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What Tailgating Gear Do I Need for the Fourth of July?

After adopting the Declaration of Independence that fateful July day, our Founding Fathers opened their saddle bags and started kicking back ice-cold pints of ale. While Ben Franklin shredded summer tunes on his glass armonica, Thomas Jefferson challenged Alexander Hamilton to a game of corn hole.

Hey, it could have happened, right?

And even if it didn’t, there’s no reason you shouldn’t tailgate, car camp, or throw a backyard barbecue this Fourth of July. Here are seven pieces of made-in-America gear guaranteed to help get you in the summer spirit.

Iron and Resin INR July 4 Kool Kan

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Ventura, California-based Iron and Resin made these sturdy vinyl-coated foam coozies in a glossy red, white, and blue specifically for the Fourth. An interior plastic liner snugly holds a 12-ounce can. Plus, the Kool Kan floats, a major bonus if you plan to celebrate Independence Day near a large body of water.

Yeti Tundra 50

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Not only are Yeti cooler’s damn near indestructible, they also keep food cold for days thanks to a double-walled, rotomolded exterior and about twice as much insulation as most of their competitors. For tailgating, I suggest the Tundra 50, which can accommodate 32 beers.

Yeti manufactures coolers in Iowa, Illinois, Ohio, and the Philippines. Want one of the coolers made in the U.S.? The company has a number you can call (512-394-9384) to make it happen. 

Chubbies 'Mericas Shorts

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The 'Mericas are manufactured in San Francisco and are cut from such soft pre-washed cotton that they’re comfortable enough to wear all day—without underwear.

That said, at only five-inches-long, I’d suggest going commando only with extreme caution. On top of the amazing flag styling, I also loved the elastic waistband with belt loops.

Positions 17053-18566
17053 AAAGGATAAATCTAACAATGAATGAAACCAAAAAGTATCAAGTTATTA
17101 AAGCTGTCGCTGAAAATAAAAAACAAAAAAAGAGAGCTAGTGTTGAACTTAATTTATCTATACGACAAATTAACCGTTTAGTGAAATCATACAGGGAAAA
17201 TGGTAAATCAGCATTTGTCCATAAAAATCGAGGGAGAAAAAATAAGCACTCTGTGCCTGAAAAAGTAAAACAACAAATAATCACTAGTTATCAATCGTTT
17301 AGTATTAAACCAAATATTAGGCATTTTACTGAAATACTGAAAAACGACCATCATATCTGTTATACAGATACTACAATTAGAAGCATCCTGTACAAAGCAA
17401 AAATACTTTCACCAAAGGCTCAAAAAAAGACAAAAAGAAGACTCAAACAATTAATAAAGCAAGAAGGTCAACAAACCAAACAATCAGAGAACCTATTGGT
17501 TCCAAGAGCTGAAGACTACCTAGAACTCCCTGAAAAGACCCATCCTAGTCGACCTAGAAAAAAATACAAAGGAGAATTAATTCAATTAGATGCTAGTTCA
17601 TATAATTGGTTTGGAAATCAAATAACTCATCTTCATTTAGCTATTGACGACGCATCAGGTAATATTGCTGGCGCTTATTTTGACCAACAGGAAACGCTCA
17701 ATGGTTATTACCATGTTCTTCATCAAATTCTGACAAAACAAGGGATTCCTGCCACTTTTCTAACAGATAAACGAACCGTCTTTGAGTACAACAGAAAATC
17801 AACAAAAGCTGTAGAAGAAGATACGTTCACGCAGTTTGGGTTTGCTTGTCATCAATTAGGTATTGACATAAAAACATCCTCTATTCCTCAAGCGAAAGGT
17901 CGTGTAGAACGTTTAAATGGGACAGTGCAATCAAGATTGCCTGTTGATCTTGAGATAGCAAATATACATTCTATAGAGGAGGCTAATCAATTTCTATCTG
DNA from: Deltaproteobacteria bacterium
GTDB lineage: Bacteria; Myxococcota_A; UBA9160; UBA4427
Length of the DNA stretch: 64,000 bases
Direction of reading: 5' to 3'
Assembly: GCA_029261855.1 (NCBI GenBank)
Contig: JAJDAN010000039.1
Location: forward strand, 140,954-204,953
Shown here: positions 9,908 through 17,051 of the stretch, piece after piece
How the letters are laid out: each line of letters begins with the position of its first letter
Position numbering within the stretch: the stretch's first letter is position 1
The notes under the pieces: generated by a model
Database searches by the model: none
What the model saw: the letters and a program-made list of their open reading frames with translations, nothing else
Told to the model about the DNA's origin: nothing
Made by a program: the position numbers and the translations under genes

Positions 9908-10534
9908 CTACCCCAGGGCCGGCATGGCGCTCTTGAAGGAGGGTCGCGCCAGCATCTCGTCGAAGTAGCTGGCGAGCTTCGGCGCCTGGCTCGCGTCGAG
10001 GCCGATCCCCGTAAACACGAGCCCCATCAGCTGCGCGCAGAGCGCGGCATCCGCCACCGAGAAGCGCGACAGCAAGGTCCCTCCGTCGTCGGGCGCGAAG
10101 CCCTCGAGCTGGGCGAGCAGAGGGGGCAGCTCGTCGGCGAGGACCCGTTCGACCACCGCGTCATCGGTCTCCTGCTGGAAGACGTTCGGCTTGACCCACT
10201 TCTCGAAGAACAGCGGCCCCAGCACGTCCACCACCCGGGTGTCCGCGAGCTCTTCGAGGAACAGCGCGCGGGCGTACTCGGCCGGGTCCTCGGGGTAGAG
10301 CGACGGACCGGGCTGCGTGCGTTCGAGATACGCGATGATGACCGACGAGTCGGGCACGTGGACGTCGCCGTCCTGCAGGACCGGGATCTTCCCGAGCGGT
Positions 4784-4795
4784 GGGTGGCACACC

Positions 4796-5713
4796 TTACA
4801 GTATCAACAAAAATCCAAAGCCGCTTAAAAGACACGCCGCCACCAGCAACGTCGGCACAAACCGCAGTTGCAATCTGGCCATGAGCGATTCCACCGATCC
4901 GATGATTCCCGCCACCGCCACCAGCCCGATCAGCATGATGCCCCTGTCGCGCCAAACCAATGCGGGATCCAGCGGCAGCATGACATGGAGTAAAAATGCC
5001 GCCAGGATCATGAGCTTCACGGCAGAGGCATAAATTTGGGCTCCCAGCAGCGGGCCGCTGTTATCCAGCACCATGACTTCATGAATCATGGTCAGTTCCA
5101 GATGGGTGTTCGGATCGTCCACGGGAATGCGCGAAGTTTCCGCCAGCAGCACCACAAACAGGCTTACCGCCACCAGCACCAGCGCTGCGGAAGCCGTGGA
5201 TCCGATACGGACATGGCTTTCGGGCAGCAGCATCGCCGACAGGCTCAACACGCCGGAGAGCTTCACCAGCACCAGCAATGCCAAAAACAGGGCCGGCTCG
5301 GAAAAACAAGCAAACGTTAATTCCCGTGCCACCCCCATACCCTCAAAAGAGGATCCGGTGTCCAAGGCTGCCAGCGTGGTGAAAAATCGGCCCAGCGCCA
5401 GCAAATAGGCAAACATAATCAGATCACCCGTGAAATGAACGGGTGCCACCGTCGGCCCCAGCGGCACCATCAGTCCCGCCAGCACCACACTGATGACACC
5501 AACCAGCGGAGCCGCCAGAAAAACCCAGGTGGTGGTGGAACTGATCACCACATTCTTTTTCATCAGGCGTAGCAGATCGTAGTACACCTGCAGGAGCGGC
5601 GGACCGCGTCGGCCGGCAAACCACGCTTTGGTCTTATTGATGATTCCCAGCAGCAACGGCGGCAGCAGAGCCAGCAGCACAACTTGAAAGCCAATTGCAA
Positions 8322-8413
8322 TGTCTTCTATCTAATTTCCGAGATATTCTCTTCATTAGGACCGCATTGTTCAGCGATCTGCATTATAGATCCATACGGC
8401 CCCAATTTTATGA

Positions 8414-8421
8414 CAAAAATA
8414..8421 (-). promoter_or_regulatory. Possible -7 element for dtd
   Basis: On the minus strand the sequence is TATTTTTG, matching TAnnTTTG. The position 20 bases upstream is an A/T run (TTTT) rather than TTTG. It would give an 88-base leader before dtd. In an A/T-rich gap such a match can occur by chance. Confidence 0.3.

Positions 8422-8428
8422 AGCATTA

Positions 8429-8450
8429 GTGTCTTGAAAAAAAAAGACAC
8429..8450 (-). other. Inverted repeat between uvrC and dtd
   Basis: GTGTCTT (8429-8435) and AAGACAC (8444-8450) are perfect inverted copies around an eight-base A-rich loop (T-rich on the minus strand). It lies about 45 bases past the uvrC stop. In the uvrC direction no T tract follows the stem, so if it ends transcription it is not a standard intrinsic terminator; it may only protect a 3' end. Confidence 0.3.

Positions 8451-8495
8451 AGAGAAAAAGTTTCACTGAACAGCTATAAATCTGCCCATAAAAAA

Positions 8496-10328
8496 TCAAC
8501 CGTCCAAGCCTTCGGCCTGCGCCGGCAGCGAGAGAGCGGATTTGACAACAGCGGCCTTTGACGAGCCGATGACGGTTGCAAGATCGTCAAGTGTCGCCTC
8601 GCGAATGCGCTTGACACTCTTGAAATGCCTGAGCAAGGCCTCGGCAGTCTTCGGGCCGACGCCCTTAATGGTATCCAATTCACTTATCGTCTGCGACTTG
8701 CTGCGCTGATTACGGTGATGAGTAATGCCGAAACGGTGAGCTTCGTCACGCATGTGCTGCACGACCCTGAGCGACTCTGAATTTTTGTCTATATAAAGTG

Liberty Bottle Works W.O.W Flag Bottle

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The key to safely drinking a lot of beer this Fourth? Drink a lot of water, too. Yakima, Washington-based Liberty Bottle Works produces made-in-America metal water bottles, made from 100 percent recycled materials.

Grooves in the cap coupled with knobs on top of the bottle make an easy-to-use lid that won’t leak. This aluminum stars-and-stripes water bottle was light enough to use in a hiking kit, but study enough to handle getting dropped on the ground.

Upslope Brewing Beer

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Yes, Budweiser has American Flag specialty cans, but who wants to drink the beer inside of them?

Boulder, Colorado-based Upslope Brewing rounded out its patriotic can colors—the red-canned Pale Ale is crisp and flavorful, while the blue-canned IPA is tongue-meltingly hoppy—with a 7.5 percent ABV limited release Belgian-style pale in a white can.

Therm-a-rest Trail Trekker Chair Kit

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Yes, most tailgating chairs come from Walmart. But I challenge you to think outside of the truck bed, and consider the Therm-a-Rest Trekker Chair Kit made in Seattle, Washington.

Although you might sit lower than other members of your party, no one else will have a chair that weighs just about two pounds, can turn into a bed, and can be used on a hiking trip.

Leatherman Juice CS4

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The Juice CS4 has 15 tools to help fix any tailgating emergency, including: opening a beer; cutting a lime; or fixing your stereo.

At 5.6 ounces, it's heavy to take into the backcountry, but it's easy to slip into a shorts pocket for a day on the beach. We found the ridged aluminum exterior increased our grip dramatically when we used the 2.27-inch stainless steel knife, and like all Leatherman products, the multi-tool is made in Portland, Oregon. 

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Adidas miCoach Smart Ball

If you still haven't caught at least a twinge of World Cup fever, then you might as well be Ann Coulter (seriously, lady, you’re supposed to be pro America!).

Personally, it’s made us want to get back out on the pitch, even if we haven’t kicked a ball around since elementary school. To remedy our rusty skills, we’ve been been messing around with Adidas’s miCoach smart ball, which functions sort of like a friendly U11 coach.